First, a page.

Researchers relate neuropsychological tests with real-life activity in multiple sclerosis
Neuropsychological assessment among the tools useful for measuring the impact of multiple sclerosis on everyday activities, according to researchers at Kessler Foundation
Credit: Kessler Foundation/Jody Banks
East Hanover, NJ. September 19, 2019. A recent review by Kessler Foundation researchers explored the relationship between neuropsychological assessment and predictability of performance of everyday life activities among people with multiple sclerosis (MS). The article, “Beyond cognitive dysfunction: Relevance of ecological validity of neuropsychological tests in multiple sclerosis,” was epublished on August 30, 2019 by the Multiple Sclerosis Journal in a special issue on rehabilitation.
The authors are Erica Weber, PhD, and John DeLuca, PhD of Kessler Foundation, and Yael Goverover, PhD, of New York University, who is a visiting scientist at Kessler Foundation. Drs. Weber and Goverover are former Switzer fellows. The Switzer Fellowship is awarded by the National Institute on Disability Independent Living and Rehabilitation Research to postdoctoral fellows with the potential to change the lives of people with disabilities though their research.
Link to abstract: https:/
Individuals with neurological diseases such as MS often undergo neuropsychological testing to evaluate the influence of cognitive effects on their ability to perform everyday life activities. To be a useful tool for the clinicians who care for these individuals, it is important that their performance on neuropsychological testing parallels their function in everyday life. The Kessler team examined this issue, as well as the broader context for the question: “Are neuropsychological tests ecologically valid?”
The authors examined the literature on the relationships between cognitive and functional domains in the MS population. Cognitive functions included processing speed, executive function, visuospatial function, learning and memory, working memory, and verbal fluency. Functional domains included driving, employment, internet shopping and financial/medical decision-making.
They found that neuropsychological tests do have predictive value for individuals’ behavior in these real life settings, according to Dr. Weber, research scientist in the Center for Traumatic Brain Injury Research. “While neuropsychological tests are ecologically valid in this population, other measures need to be considered in the clinical evaluation of individuals with MS, in order to understand the impact of the disease on everyday function,” she explained. “Everyday life is complex, and there is no single measure for predicting the performance of complex daily activities. This is especially true for MS.”
In summary, to best serve the clinical needs of individuals with MS, neuropsychological testing needs to be viewed in larger context comprising non-cognitive variables, such as motor ability and demographic values, fatigue and depression, and disease activity and level of disability, as well as person-specific factors such as personality and coping styles. “It’s important to note that other types of assessments used to evaluate individuals with MS need to be subjected to the same standards for validity as neuropsychological assessments,” added Dr. Weber.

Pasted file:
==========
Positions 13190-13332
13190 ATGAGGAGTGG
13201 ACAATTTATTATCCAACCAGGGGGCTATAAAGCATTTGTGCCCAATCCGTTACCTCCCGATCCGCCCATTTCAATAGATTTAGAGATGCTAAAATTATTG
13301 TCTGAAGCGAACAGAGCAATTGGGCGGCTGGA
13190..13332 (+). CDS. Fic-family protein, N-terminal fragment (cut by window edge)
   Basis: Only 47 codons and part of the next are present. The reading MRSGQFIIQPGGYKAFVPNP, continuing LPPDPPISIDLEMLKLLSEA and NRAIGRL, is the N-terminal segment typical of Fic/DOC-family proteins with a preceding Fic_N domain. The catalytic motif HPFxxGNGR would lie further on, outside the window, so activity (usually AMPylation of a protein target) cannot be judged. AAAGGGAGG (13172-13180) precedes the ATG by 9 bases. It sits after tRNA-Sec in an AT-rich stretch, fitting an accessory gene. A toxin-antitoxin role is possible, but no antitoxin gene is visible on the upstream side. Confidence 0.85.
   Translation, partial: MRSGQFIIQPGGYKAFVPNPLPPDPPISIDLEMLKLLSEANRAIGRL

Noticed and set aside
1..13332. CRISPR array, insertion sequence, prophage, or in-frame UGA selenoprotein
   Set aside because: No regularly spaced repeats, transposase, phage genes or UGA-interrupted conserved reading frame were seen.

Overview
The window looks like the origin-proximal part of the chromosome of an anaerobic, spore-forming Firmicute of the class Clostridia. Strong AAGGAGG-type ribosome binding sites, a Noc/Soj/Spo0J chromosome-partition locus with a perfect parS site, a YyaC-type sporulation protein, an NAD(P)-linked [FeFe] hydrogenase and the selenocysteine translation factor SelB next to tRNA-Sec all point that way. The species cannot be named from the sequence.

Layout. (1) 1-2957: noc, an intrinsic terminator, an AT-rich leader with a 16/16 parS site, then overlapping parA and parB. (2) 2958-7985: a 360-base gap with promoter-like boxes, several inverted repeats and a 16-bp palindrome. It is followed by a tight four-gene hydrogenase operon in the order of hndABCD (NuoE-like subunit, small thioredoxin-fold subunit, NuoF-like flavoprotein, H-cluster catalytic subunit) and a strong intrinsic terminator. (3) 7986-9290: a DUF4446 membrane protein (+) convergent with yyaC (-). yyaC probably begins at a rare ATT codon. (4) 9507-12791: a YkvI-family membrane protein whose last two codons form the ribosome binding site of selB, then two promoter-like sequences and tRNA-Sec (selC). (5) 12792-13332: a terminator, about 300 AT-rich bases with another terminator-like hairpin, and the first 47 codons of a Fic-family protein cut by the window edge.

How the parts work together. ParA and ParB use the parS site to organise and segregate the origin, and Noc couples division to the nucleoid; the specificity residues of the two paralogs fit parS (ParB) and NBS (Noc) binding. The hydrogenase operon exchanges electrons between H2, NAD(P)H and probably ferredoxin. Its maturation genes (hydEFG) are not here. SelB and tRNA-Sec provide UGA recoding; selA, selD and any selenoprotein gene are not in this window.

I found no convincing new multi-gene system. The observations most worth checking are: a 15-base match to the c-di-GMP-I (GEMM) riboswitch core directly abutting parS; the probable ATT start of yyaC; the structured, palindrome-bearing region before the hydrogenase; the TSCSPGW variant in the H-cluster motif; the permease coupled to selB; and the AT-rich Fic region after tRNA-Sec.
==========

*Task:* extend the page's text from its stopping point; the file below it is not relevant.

About MS Research at Kessler Foundation
Kessler Foundation’s cognitive rehabilitation research in MS is funded by grants from the National Institutes of Health, the National Institute on Disability, Independent Living, and Rehabilitation Research, National MS Society, Consortium of Multiple Sclerosis Centers, the Patterson Trust, Biogen Idec, Hearst Foundations, the International Progressive MS Alliance, and Kessler Foundation. Under the leadership of John DeLuca, PhD, senior VP for Research & Training, and Nancy Chiaravalloti, PhD, director of the Centers for Neuropsychology, Neuroscience and Traumatic Brain Injury Research, scientists have made important contributions to the knowledge of cognitive decline in MS and developed new treatments. Collaborations with the Center for Mobility and Rehabilitation Engineering Research have resulted in new lines of research aimed at improved both cognitive and motor functions. Clinical studies span new learning, memory, executive function, attention and processing speed, emotional processing, employment, cognitive fatigue, mobility, and the interrelatedness of cognitive and physical deficits. Research tools include innovative applications of neuroimaging, mobile imaging technologies, robotics, eye-tracking, virtual reality, and other technologies. Neuroimaging studies are conducted at the research-dedicated Rocco Ortenzio Neuroimaging Center at Kessler Foundation. Kessler researchers and clinicians have faculty appointments in the department of Physical Medicine and Rehabilitation at Rutgers New Jersey Medical School.
About Kessler Foundation
Kessler Foundation, a major nonprofit organization in the field of disability, is a global leader in rehabilitation research that seeks to improve cognition, mobility and long-term outcomes, including employment, for people with neurological disabilities caused by diseases and injuries of the brain and spinal cord. Kessler Foundation leads the nation in funding innovative programs that expand opportunities for employment for people with disabilities. For more information, visit KesslerFoundation.org.
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